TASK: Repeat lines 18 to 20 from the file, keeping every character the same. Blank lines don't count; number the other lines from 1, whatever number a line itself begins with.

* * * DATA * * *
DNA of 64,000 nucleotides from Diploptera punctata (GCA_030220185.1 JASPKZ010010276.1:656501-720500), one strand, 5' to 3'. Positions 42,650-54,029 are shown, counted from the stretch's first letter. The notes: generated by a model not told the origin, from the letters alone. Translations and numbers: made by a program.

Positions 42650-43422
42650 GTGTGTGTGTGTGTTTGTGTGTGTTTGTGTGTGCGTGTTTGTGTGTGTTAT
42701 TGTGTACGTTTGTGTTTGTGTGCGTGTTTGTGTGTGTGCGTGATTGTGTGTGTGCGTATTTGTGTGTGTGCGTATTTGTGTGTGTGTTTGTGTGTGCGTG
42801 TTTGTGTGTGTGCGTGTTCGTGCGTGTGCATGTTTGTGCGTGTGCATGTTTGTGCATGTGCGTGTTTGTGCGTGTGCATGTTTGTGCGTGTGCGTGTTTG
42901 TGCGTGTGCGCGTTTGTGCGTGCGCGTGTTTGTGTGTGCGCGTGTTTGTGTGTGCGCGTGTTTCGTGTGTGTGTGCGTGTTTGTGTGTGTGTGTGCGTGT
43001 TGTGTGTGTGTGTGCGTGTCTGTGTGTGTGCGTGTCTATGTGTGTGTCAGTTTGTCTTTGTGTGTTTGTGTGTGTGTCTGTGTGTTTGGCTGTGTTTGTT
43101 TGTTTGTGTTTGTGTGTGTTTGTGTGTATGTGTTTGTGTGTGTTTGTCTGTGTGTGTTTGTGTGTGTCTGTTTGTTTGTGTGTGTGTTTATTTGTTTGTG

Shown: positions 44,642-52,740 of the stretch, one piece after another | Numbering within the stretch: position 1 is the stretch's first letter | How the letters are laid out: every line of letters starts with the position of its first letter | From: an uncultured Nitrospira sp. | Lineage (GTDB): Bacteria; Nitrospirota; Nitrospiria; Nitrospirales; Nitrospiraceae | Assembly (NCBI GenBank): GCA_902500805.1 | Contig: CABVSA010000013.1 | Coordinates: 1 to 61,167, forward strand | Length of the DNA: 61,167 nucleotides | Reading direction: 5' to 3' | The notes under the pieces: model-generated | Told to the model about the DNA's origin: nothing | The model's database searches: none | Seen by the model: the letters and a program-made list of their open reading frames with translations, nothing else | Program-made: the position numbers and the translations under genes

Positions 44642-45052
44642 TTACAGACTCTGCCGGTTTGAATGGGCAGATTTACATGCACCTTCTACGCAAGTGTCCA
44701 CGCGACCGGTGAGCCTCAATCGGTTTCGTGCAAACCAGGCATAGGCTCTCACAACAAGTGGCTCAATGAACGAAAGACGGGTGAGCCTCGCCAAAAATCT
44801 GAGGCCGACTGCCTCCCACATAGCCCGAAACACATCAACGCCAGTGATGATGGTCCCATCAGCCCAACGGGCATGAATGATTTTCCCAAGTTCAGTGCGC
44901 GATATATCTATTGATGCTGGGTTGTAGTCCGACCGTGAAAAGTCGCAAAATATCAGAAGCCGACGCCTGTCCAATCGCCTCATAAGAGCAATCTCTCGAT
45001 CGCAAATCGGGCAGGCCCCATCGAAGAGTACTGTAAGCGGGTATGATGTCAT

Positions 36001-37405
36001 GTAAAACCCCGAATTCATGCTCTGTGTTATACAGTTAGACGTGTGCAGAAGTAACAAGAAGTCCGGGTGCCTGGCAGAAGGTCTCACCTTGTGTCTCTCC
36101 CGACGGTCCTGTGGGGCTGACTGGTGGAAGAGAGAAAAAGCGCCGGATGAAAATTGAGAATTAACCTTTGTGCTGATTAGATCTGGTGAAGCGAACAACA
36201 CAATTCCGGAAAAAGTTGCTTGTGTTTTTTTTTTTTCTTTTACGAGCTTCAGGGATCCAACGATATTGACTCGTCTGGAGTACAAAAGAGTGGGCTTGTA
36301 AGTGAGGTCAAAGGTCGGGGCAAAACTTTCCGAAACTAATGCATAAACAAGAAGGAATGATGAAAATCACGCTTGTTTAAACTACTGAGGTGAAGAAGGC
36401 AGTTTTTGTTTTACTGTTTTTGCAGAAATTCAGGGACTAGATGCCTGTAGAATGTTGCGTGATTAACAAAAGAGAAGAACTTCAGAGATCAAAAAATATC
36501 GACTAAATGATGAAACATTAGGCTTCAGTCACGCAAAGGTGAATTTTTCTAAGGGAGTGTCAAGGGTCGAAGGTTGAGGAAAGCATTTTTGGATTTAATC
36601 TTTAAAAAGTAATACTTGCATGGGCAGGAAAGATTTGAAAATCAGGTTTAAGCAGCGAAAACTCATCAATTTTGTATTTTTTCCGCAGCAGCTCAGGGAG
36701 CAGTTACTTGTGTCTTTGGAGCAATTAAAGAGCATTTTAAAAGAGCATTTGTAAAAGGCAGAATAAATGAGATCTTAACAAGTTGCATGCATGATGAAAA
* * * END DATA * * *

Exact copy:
36101 CGACGGTCCTGTGGGGCTGACTGGTGGAAGAGAGAAAAAGCGCCGGATGAAAATTGAGAATTAACCTTTGTGCTGATTAGATCTGGTGAAGCGAACAACA
36201 CAATTCCGGAAAAAGTTGCTTGTGTTTTTTTTTTTTCTTTTACGAGCTTCAGGGATCCAACGATATTGACTCGTCTGGAGTACAAAAGAGTGGGCTTGTA
36301 AGTGAGGTCAAAGGTCGGGGCAAAACTTTCCGAAACTAATGCATAAACAAGAAGGAATGATGAAAATCACGCTTGTTTAAACTACTGAGGTGAAGAAGGC